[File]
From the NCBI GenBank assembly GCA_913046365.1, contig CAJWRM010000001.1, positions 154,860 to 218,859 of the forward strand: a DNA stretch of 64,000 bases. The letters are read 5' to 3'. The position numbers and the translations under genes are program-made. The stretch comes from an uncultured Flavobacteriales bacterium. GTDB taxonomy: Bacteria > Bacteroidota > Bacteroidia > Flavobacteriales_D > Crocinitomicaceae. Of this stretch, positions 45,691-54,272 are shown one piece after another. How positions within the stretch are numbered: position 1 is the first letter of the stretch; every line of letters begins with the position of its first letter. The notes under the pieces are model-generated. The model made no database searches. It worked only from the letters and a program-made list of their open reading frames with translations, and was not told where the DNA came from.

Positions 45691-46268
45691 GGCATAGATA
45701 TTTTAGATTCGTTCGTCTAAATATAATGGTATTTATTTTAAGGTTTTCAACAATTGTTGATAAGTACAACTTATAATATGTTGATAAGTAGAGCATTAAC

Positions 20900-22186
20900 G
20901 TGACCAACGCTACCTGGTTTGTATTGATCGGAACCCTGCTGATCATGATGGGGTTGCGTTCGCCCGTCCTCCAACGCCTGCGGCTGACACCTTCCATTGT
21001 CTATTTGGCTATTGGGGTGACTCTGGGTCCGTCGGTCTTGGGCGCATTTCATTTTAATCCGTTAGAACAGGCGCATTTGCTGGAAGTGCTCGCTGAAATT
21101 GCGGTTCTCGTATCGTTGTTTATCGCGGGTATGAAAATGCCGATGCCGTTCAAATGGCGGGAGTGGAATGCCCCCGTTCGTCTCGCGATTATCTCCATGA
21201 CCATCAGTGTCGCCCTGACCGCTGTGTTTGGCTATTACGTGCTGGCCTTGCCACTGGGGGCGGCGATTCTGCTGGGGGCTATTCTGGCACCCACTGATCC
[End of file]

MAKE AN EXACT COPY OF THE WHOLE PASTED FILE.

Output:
From the NCBI GenBank assembly GCA_913046365.1, contig CAJWRM010000001.1, positions 154,860 to 218,859 of the forward strand: a DNA stretch of 64,000 bases. The letters are read 5' to 3'. The position numbers and the translations under genes are program-made. The stretch comes from an uncultured Flavobacteriales bacterium. GTDB taxonomy: Bacteria > Bacteroidota > Bacteroidia > Flavobacteriales_D > Crocinitomicaceae. Of this stretch, positions 45,691-54,272 are shown one piece after another. How positions within the stretch are numbered: position 1 is the first letter of the stretch; every line of letters begins with the position of its first letter. The notes under the pieces are model-generated. The model made no database searches. It worked only from the letters and a program-made list of their open reading frames with translations, and was not told where the DNA came from.

Positions 45691-46268
45691 GGCATAGATA
45701 TTTTAGATTCGTTCGTCTAAATATAATGGTATTTATTTTAAGGTTTTCAACAATTGTTGATAAGTACAACTTATAATATGTTGATAAGTAGAGCATTAAC

Positions 20900-22186
20900 G
20901 TGACCAACGCTACCTGGTTTGTATTGATCGGAACCCTGCTGATCATGATGGGGTTGCGTTCGCCCGTCCTCCAACGCCTGCGGCTGACACCTTCCATTGT
21001 CTATTTGGCTATTGGGGTGACTCTGGGTCCGTCGGTCTTGGGCGCATTTCATTTTAATCCGTTAGAACAGGCGCATTTGCTGGAAGTGCTCGCTGAAATT
21101 GCGGTTCTCGTATCGTTGTTTATCGCGGGTATGAAAATGCCGATGCCGTTCAAATGGCGGGAGTGGAATGCCCCCGTTCGTCTCGCGATTATCTCCATGA
21201 CCATCAGTGTCGCCCTGACCGCTGTGTTTGGCTATTACGTGCTGGCCTTGCCACTGGGGGCGGCGATTCTGCTGGGGGCTATTCTGGCACCCACTGATCC